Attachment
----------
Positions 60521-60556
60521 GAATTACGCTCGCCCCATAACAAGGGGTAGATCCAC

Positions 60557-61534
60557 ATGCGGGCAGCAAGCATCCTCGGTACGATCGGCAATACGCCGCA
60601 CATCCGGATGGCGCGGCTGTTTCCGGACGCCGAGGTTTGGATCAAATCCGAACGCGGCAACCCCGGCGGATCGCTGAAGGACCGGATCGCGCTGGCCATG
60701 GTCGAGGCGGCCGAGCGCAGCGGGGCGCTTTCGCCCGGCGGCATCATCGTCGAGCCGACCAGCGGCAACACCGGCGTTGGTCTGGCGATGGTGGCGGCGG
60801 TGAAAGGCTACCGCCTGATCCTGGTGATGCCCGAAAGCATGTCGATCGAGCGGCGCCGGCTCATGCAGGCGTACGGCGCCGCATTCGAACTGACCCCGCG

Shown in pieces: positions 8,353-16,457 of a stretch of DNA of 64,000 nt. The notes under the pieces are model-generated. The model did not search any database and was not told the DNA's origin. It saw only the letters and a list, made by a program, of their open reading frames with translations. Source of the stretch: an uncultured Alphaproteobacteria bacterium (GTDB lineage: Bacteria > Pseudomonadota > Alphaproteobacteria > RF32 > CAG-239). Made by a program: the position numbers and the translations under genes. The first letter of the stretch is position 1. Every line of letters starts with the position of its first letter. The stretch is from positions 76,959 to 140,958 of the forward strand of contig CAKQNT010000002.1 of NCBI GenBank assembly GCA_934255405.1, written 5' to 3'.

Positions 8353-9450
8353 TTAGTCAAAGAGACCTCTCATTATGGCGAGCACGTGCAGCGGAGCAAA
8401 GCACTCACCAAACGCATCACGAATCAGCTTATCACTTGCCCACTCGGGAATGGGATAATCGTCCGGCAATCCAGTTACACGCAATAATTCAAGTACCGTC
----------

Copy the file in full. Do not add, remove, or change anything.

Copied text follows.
Positions 60521-60556
60521 GAATTACGCTCGCCCCATAACAAGGGGTAGATCCAC

Positions 60557-61534
60557 ATGCGGGCAGCAAGCATCCTCGGTACGATCGGCAATACGCCGCA
60601 CATCCGGATGGCGCGGCTGTTTCCGGACGCCGAGGTTTGGATCAAATCCGAACGCGGCAACCCCGGCGGATCGCTGAAGGACCGGATCGCGCTGGCCATG
60701 GTCGAGGCGGCCGAGCGCAGCGGGGCGCTTTCGCCCGGCGGCATCATCGTCGAGCCGACCAGCGGCAACACCGGCGTTGGTCTGGCGATGGTGGCGGCGG
60801 TGAAAGGCTACCGCCTGATCCTGGTGATGCCCGAAAGCATGTCGATCGAGCGGCGCCGGCTCATGCAGGCGTACGGCGCCGCATTCGAACTGACCCCGCG

Shown in pieces: positions 8,353-16,457 of a stretch of DNA of 64,000 nt. The notes under the pieces are model-generated. The model did not search any database and was not told the DNA's origin. It saw only the letters and a list, made by a program, of their open reading frames with translations. Source of the stretch: an uncultured Alphaproteobacteria bacterium (GTDB lineage: Bacteria > Pseudomonadota > Alphaproteobacteria > RF32 > CAG-239). Made by a program: the position numbers and the translations under genes. The first letter of the stretch is position 1. Every line of letters starts with the position of its first letter. The stretch is from positions 76,959 to 140,958 of the forward strand of contig CAKQNT010000002.1 of NCBI GenBank assembly GCA_934255405.1, written 5' to 3'.

Positions 8353-9450
8353 TTAGTCAAAGAGACCTCTCATTATGGCGAGCACGTGCAGCGGAGCAAA
8401 GCACTCACCAAACGCATCACGAATCAGCTTATCACTTGCCCACTCGGGAATGGGATAATCGTCCGGCAATCCAGTTACACGCAATAATTCAAGTACCGTC